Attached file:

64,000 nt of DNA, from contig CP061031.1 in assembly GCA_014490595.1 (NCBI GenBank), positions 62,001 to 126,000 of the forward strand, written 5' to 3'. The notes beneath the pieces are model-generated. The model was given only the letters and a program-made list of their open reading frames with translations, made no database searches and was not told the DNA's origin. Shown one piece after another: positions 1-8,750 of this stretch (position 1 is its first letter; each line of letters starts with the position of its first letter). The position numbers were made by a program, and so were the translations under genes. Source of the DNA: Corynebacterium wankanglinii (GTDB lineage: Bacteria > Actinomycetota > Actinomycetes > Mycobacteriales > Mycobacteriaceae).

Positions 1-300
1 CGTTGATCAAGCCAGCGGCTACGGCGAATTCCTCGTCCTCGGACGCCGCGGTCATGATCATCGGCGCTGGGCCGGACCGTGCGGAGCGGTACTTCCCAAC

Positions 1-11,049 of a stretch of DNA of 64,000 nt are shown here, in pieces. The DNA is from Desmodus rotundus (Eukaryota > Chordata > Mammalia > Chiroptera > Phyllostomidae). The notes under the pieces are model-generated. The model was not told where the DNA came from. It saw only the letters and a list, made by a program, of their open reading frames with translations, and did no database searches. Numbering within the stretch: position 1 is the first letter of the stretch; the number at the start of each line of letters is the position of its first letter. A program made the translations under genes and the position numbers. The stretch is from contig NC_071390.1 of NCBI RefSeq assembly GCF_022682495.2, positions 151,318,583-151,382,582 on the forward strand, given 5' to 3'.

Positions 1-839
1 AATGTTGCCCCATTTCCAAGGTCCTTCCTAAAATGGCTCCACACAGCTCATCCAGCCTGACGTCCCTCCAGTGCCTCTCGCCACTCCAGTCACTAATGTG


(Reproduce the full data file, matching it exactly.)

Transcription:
64,000 nt of DNA, from contig CP061031.1 in assembly GCA_014490595.1 (NCBI GenBank), positions 62,001 to 126,000 of the forward strand, written 5' to 3'. The notes beneath the pieces are model-generated. The model was given only the letters and a program-made list of their open reading frames with translations, made no database searches and was not told the DNA's origin. Shown one piece after another: positions 1-8,750 of this stretch (position 1 is its first letter; each line of letters starts with the position of its first letter). The position numbers were made by a program, and so were the translations under genes. Source of the DNA: Corynebacterium wankanglinii (GTDB lineage: Bacteria > Actinomycetota > Actinomycetes > Mycobacteriales > Mycobacteriaceae).

Positions 1-300
1 CGTTGATCAAGCCAGCGGCTACGGCGAATTCCTCGTCCTCGGACGCCGCGGTCATGATCATCGGCGCTGGGCCGGACCGTGCGGAGCGGTACTTCCCAAC

Positions 1-11,049 of a stretch of DNA of 64,000 nt are shown here, in pieces. The DNA is from Desmodus rotundus (Eukaryota > Chordata > Mammalia > Chiroptera > Phyllostomidae). The notes under the pieces are model-generated. The model was not told where the DNA came from. It saw only the letters and a list, made by a program, of their open reading frames with translations, and did no database searches. Numbering within the stretch: position 1 is the first letter of the stretch; the number at the start of each line of letters is the position of its first letter. A program made the translations under genes and the position numbers. The stretch is from contig NC_071390.1 of NCBI RefSeq assembly GCF_022682495.2, positions 151,318,583-151,382,582 on the forward strand, given 5' to 3'.

Positions 1-839
1 AATGTTGCCCCATTTCCAAGGTCCTTCCTAAAATGGCTCCACACAGCTCATCCAGCCTGACGTCCCTCCAGTGCCTCTCGCCACTCCAGTCACTAATGTG